ALBUQUERQUE, N.M. — The city is allocating another $668,000 to extend services at its emergency homeless shelter, a place where more than 300 people are now sleeping each night.
The Albuquerque City Council on Monday approved the funding request from Mayor Tim Keller, whose administration aims to keep the West Side Emergency Housing Center – previously operated only during winter – open on a year-round basis as it pursues more permanent solutions.
The funds appropriated Monday will keep the facility running through fiscal year 2019, which ends June 30. The money – $236,000 in federal grant funding and $431,515 from the general fund – brings this fiscal year’s shelter expenditures to almost $1.6 million.
That does not include about $250,000 on a bus contract needed to shuttle people to and from the shelter for the last few months of the fiscal year.
The shelter is a 30-minute drive from Downtown Albuquerque, which several City Councilors said added logistic and financial challenges.
Lisa Huval from Albuquerque’s Family & Community Services Department said in an interview the city’s FY 2020 budgeting process includes money to keep the shelter open year-round again, but that it is just an “intermediate” step as the city works toward building a new, more centrally located replacement. It is asking the Legislature to appropriate capital outlay money for that purpose.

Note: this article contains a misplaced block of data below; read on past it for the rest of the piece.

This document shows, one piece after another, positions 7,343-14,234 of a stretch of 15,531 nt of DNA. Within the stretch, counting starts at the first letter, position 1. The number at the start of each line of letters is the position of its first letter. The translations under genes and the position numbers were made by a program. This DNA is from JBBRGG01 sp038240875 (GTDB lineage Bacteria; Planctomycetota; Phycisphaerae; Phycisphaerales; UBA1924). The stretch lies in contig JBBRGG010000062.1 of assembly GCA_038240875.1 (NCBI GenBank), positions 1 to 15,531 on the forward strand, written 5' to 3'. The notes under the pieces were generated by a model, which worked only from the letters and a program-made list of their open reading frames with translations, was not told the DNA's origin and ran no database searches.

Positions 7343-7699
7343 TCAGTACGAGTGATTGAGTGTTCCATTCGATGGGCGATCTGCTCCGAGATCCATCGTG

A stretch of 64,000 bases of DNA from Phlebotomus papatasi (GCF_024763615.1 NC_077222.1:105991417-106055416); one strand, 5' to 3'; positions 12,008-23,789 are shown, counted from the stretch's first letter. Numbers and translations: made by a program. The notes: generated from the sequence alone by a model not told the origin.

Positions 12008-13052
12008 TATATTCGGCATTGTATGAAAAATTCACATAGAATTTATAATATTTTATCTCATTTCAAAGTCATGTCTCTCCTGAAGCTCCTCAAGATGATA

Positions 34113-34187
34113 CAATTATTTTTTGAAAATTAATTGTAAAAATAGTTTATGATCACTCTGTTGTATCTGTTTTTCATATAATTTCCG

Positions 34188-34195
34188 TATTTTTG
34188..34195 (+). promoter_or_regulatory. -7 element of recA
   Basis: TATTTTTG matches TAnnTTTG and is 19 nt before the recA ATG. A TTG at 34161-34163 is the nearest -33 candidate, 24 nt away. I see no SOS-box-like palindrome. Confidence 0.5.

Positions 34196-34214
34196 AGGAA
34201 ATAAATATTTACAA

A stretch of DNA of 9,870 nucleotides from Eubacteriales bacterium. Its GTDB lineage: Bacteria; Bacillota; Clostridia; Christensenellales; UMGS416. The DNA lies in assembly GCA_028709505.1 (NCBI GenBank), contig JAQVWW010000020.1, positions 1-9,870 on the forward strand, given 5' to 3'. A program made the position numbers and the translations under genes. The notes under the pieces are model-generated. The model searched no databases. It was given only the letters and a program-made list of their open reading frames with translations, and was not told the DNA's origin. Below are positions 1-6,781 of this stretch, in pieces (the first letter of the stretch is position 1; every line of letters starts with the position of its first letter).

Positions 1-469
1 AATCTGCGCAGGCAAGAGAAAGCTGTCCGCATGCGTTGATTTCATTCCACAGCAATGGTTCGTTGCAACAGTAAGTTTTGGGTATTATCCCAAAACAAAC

“We know (the West Side shelter is) just not a great long-term solution; obviously, the transportation is very expensive, and we’d rather spend that money on services and housing than transportation,” said Huval, deputy director for housing and homelessness. “And the location means some folks don’t want to go out there. It feels too isolated; it’s not really a place where folks can come and use as their home base and get to services.”
The shelter, a former jail, has capacity for 450 beds. An average of 325 men, women and children used the facility each night during January – up from 276 during December, Huval said.
Councilor Isaac Benton – who previously advocated for keeping the shelter open year-round – on Monday voted for the allocation, but stressed that the city cannot get complacent.
“We all know that facility is available to us on a short-term basis, but I’d hate to see it institutionalized as some sort of answer to the problem,” he said in an interview, adding that he hasn’t seen that happening yet, “but once we go down that route, we get used to doing things. It’s human nature; we get used to doing things a certain way.”